Cocaine-filled mermaid doll
More info i
Credit: Elizabeth Faidley

This year's most fantastical, viral Christmas tale stars a cocaine-filled mermaid doll

Contributed by
Dec 31, 2019, 4:02 PM EST (Updated)

Ariel this isn’t. The year’s most viral mermaid didn’t appear in a Disney film or make her debut on Siren. Rather, a Christmas-gifted mermaid doll broke the internet in the final days of the year not because of her appearance, but because of what was allegedly inside her head: cocaine.

New Jersey mother Elizabeth Faidley shared a story on Facebook claiming that back in 2015 she unsuspectingly bought a $500 mermaid doll on Etsy for her daughter, only to find that its price wasn’t as exorbitant as it seemed ... simply because the doll wasn’t all she was apparently buying:

Sorry, UglyDolls, but there’s no beating that thing. The video of Faidley’s daughter opening the mermaid (and her disgusted reaction) has, as of this posting, over 1.87 million views. “It’s not what I expected,” the little girl is said to say after recoiling from the creature.

According to TODAY, Faidley had a conversation with her daughter after the camera stopped rolling on the embedded video that was ironically on-the-nose. “When I cut the camera off, I sat her down and she stared at the doll and said, 'I wanted a pretty one,'" Faidley said. "And I said, 'It's not as much what's on the outside as what's on the inside.’”

And apparently, what was inside, Faidley says, was two ounces of cocaine. Faidley claims that after sending the upsetting doll to a Secaucus “doll and teddy bear hospital,” she was contacted by a detective from the Secaucus Police Department. When removing the doll’s head, the repairers allegedly found the drug hidden away inside and called the cops.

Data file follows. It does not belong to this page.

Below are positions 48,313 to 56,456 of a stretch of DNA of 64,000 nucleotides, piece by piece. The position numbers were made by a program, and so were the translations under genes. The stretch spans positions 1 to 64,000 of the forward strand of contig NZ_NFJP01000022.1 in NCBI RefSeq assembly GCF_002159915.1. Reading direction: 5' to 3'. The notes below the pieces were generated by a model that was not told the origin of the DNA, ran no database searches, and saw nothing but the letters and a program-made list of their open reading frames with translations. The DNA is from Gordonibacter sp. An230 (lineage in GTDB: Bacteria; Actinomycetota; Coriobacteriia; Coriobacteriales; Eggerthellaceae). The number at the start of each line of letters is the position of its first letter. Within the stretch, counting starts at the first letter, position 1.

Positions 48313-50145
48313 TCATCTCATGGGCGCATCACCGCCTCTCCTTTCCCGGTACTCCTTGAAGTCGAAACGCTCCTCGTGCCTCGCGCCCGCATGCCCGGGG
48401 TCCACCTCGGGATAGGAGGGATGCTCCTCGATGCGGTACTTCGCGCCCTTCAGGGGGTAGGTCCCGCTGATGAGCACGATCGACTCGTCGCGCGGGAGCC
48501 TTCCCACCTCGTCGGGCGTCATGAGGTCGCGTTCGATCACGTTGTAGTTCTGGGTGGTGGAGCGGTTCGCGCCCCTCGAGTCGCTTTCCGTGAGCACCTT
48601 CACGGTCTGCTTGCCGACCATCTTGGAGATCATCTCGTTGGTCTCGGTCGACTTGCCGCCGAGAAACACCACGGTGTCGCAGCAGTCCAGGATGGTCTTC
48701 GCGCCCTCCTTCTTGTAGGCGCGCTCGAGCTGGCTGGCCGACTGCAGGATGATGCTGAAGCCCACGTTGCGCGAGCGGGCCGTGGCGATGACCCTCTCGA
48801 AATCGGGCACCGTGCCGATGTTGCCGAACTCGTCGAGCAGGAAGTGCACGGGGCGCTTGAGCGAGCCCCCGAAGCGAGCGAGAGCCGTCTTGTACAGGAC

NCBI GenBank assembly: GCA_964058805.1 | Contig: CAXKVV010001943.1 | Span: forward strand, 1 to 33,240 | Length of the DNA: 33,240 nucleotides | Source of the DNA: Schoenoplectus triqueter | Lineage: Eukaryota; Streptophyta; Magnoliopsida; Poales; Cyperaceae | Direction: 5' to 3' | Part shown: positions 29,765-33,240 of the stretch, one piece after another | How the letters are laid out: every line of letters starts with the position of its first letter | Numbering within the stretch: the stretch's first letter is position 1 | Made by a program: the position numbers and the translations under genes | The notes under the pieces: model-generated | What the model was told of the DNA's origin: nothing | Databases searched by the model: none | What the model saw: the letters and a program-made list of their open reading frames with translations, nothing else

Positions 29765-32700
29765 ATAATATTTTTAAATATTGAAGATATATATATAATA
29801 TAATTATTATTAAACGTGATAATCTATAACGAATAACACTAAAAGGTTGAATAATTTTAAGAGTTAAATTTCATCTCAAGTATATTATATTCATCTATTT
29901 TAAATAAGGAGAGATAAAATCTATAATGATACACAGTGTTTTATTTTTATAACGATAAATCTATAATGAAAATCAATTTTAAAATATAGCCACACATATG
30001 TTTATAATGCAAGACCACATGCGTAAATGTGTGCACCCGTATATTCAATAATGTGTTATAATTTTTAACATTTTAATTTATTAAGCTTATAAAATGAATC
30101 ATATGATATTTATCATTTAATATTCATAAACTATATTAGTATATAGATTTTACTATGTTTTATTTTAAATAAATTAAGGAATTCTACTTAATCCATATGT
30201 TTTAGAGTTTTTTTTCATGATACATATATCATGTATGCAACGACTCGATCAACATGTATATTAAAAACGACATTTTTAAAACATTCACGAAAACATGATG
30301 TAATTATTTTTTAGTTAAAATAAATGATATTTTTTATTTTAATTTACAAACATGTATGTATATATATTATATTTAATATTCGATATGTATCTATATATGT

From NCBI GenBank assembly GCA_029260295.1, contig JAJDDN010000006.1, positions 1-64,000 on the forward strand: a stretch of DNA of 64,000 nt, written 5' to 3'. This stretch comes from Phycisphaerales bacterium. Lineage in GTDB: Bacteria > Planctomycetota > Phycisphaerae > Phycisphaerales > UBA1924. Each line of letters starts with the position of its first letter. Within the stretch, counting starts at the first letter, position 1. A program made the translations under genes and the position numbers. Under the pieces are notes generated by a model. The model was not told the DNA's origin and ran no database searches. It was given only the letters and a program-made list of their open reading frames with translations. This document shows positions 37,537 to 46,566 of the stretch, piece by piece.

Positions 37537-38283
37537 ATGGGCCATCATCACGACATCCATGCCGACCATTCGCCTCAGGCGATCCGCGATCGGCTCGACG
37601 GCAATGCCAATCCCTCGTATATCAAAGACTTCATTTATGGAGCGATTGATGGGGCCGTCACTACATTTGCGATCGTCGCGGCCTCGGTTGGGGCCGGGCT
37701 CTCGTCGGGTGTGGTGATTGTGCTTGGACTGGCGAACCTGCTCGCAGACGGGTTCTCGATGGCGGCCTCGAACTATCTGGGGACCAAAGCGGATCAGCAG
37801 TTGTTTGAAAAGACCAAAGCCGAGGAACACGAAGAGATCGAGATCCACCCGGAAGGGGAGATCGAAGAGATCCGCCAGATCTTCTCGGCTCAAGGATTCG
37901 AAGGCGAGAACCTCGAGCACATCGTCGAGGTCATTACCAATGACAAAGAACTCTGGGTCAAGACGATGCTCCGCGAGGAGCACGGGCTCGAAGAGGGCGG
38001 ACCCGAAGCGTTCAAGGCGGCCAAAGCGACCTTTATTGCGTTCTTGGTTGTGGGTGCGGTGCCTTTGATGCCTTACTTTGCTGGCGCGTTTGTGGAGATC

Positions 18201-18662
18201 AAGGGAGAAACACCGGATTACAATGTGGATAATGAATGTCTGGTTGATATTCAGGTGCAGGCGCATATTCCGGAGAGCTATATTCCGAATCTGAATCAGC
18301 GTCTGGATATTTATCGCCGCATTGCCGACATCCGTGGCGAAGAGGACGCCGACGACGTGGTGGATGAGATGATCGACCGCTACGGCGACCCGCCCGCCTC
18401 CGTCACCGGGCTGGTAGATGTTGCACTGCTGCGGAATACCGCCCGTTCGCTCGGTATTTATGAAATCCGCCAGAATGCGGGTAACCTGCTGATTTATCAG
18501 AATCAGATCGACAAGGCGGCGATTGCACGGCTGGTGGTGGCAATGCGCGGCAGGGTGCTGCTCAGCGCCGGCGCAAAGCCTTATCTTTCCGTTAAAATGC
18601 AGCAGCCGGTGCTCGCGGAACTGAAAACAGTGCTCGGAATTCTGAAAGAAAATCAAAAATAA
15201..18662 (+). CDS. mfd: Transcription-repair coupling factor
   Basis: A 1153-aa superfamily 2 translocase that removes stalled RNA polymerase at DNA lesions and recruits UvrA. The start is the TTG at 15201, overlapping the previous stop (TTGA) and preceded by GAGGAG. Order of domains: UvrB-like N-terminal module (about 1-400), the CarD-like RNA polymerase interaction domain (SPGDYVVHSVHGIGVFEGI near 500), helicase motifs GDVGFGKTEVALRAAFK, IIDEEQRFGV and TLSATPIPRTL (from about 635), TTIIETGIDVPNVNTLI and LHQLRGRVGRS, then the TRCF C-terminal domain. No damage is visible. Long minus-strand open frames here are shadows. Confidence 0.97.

Faidley explained the situation — convincing the officer that the drugs weren’t hers (why would she stuff them inside her own daughter’s Christmas present?) — and gave over her Etsy details. It seems the doll was embroiled in much deeper, darker waters than previously anticipated. According to Faidley's Facebook post, not only was this Etsy site supposedly doling out drugs, it was a multi-state matter. In fact, it might have been even bigger. When she was contacted again by police, Faidley wrote that they told her that “the NJ DEA and Alabama DEA are now working together to plan a ‘sting’ on the doll maker in Alabama.” It's unclear where this sting actually occurred, or whether it ever took place.

Faidley finished her tale — more Brothers Grimm than Hans Christian Andersen — with another disappointment: The doll could never come back to her daughter. ”She is going to be locked away in evidence awaiting an international drug trial,” she recalled being told by police. Alabama, however, is not a different country than New Jersey. Perhaps mermaids were smuggling controlled substances across the seven seas, spreading an unexpected (and illegal) kind of holiday cheer.

As to where the investigation went from there, Faidley tells SYFY WIRE that the detective working the case kept things under wraps: "The detective told me it was 'need to know.'"

And as for her daughter? "She didn’t get a replacement and forever hated dolls," Faidley explains to us. She adds that her daughter even "put all of her American Girl dolls in the basement." That's one Christmas gift that's had a lasting impact.

Credit: SYFY WIRE

Make Your Inbox Important

Like Comic-Con. Except every week in your inbox.

Sign-up breaker